Surge in Bail Appeals in Indian High Courts | 16 Aug 2023
Why in News?
The number of Bail Appeals filed in India’s High Courts surged post 2020, according to the ‘High Court dashboard’ by DAKSH, a think-tank focussed on law and justice system reforms.
- DAKSH analyzed 9,27,896 bail cases filed between 2010 and 2021 across 15 High Courts. These courts followed distinct naming patterns for bail cases. The data revealed 81 case types associated with bail across the analyzed High Courts.
What are the Statistics Related to Bail Appeals?
- Bail Appeals are on Rise:
- Bail appeals have risen from approximately 3.2 lakh to 3.5 lakh annually before 2020, to 4 lakh to 4.3 lakh thereafter from July 2021 to June 2022.
- Consequently, the number of pending bail appeals in High Courts has surged from around 50,000 to 65,000 to between 1.25 lakh to 1.3 lakh.
- High Courts and Caseload Distribution:
- The distribution of caseloads varied across different High Courts. In some states, such as Patna, Jharkhand, Odisha, Madhya Pradesh, and Chhattisgarh, bail appeals formed more than 30% of the total caseload between July 2021 and June 2022.
- Disposal Time and Outcome Uncertainty:
- The median time taken for disposal of regular bail applications varied among High Courts. Some High Courts had significantly higher disposal times, raising concerns about delays in the resolution process.
- Delays in deciding on bail cases are seen as equivalent to denying bail, as the accused remains incarcerated during this period.
- Incomplete Outcome Data:
- The data also highlighted the lack of clarity regarding the outcomes of bail appeals in High Courts. In nearly 80% of disposed bail cases in all High Courts, the outcome of the appeal, whether it was granted or rejected, was unclear or missing.
What are the Reasons for Surge in Bail Appeals?
- Covid Violations and Disruption in Court Functioning:
- There has been an increased number of cases related to violations of Covid-19 lockdown norms during the pandemic.
- Additionally, the disruption of court functioning during this period could have contributed to the accumulation of pending bail cases.
- However, the exact cause cannot be definitively determined from court data.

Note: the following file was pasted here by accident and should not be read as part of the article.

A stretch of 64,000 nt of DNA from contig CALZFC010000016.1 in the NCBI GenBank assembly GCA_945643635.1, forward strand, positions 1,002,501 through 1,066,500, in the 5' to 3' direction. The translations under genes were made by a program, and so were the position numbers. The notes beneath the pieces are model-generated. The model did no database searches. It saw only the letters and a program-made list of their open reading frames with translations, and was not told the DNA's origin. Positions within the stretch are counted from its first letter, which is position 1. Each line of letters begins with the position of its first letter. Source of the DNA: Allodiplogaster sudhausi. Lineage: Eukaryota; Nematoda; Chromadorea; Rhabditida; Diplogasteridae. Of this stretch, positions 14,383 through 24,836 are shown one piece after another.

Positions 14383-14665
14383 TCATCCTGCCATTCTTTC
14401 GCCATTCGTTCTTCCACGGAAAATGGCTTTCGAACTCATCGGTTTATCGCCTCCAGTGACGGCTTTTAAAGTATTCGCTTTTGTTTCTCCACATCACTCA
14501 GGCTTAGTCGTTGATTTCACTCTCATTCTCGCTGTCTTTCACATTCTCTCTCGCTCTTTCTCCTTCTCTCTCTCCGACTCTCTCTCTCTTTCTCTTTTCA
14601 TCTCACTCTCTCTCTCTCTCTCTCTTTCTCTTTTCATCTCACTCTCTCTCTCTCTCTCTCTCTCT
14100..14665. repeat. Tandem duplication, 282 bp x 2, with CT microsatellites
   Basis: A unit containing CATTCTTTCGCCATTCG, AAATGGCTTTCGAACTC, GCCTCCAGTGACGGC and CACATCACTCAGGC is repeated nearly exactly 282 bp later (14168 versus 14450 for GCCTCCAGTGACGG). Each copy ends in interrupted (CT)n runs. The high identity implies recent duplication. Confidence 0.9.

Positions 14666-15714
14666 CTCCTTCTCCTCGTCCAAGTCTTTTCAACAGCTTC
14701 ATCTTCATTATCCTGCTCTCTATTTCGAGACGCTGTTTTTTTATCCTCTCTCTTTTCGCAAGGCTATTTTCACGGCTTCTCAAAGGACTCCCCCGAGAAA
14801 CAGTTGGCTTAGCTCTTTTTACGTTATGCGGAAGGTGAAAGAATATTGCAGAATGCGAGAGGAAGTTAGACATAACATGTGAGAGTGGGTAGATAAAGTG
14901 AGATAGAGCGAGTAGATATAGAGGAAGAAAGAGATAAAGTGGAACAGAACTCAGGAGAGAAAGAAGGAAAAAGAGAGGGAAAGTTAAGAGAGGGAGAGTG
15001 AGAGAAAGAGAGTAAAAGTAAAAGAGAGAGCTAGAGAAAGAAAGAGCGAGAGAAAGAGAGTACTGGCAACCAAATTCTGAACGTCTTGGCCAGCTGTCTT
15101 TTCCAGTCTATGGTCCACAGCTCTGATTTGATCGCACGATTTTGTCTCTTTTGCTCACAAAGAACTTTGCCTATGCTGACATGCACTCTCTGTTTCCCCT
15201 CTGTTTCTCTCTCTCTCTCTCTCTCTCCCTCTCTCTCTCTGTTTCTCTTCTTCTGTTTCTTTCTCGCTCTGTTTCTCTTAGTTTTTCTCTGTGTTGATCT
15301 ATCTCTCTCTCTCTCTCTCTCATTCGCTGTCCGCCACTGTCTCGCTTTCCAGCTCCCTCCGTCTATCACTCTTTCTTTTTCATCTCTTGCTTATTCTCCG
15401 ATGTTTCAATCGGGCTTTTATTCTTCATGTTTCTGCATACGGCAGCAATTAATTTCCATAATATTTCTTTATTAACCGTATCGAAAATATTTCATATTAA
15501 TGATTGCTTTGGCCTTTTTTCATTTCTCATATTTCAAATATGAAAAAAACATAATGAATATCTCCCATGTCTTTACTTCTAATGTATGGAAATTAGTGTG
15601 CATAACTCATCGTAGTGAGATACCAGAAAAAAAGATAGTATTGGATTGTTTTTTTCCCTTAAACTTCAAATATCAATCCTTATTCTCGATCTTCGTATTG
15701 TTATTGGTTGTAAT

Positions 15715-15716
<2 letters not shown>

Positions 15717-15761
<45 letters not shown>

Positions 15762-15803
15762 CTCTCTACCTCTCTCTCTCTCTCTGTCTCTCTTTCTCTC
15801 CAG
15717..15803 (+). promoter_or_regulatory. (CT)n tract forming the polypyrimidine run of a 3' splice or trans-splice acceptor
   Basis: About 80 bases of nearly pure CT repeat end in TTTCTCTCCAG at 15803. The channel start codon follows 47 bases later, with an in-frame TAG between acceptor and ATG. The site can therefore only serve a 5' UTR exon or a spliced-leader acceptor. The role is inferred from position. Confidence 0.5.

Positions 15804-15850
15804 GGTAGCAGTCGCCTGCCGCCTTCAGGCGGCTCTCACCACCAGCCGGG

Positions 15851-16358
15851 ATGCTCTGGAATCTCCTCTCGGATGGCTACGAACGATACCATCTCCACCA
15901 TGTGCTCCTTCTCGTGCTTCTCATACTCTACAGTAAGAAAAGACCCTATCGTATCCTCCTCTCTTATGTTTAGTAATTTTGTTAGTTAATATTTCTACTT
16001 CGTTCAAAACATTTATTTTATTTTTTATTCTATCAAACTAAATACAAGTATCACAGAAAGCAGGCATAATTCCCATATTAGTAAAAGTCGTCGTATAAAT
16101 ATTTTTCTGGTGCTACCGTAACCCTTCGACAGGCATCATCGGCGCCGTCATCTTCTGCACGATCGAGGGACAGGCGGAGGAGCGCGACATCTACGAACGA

- Epidemic Diseases Act as a Factor:
- The Epidemic Diseases Act, 1897 may have played a role in the increase in bail appeals. While 77% of regular bail cases did not mention the specific Act under which the appellant was imprisoned, analysis of the remaining 23% showed the Epidemic Diseases Act ranked fourth.
- This hints at a potential surge in cases under this Act contributing to the increase in bail appeals.
What is Bail and What are its Types?
- Bail is the conditional/provisional release of a person held under legal custody (in matters which are yet to be pronounced by the Court), by undertaking a promise to appear in the Court as and when required.
- It signifies a security/collateral deposited before the Court for release.
- In Supt. and Remembrancer of Legal Affairs v. Amiya Kumar Roy Choudhry (1973) case, the Calcutta High Court explained the principle behind giving Bail.
- Types of Bail in India:
- Regular Bail: It is a direction given by the Court (any Court within the country) to release a person who is already under arrest and kept in police custody. For such Bail, a person can file an application under Section 437 and 439 of the Code Of Criminal Procedure (CrPC), 1973.
- Interim Bail: Bail granted for a temporary and short period by the Court till the application seeking Anticipatory Bail or Regular Bail is pending before a Court.
- Anticipatory Bail or Pre-arrest Bail: It is a legal provision that allows an accused person to apply for bail before being arrested. In India, pre-arrest bail is granted under section 438 of the CrPc, 1973. It is issued only by the Sessions Court and High Court.
- The provision of pre-arrest bail is discretionary, and the court may grant bail after considering the nature and gravity of the offence, the antecedents of the accused, and other relevant factors.
- The court may also impose certain conditions while granting bail, such as surrendering the passport, refraining from leaving the country, or reporting to the police station regularly.
- Statutory Bail: The remedy of statutory bail, also known as default bail, is distinct from bail obtained in the ordinary procedure under CrPC Sections 437, 438, and 439. As the name implies, statutory bail is given when the police or investigating agency fails to file its report/complaint within a certain time frame.
Note: Article 21 of the Indian Constitution gives everyone the right to life and personal liberty. It provides the fundamental right to live with human dignity and personal freedom, which entitles us to seek bail when detained by any law enforcement entity.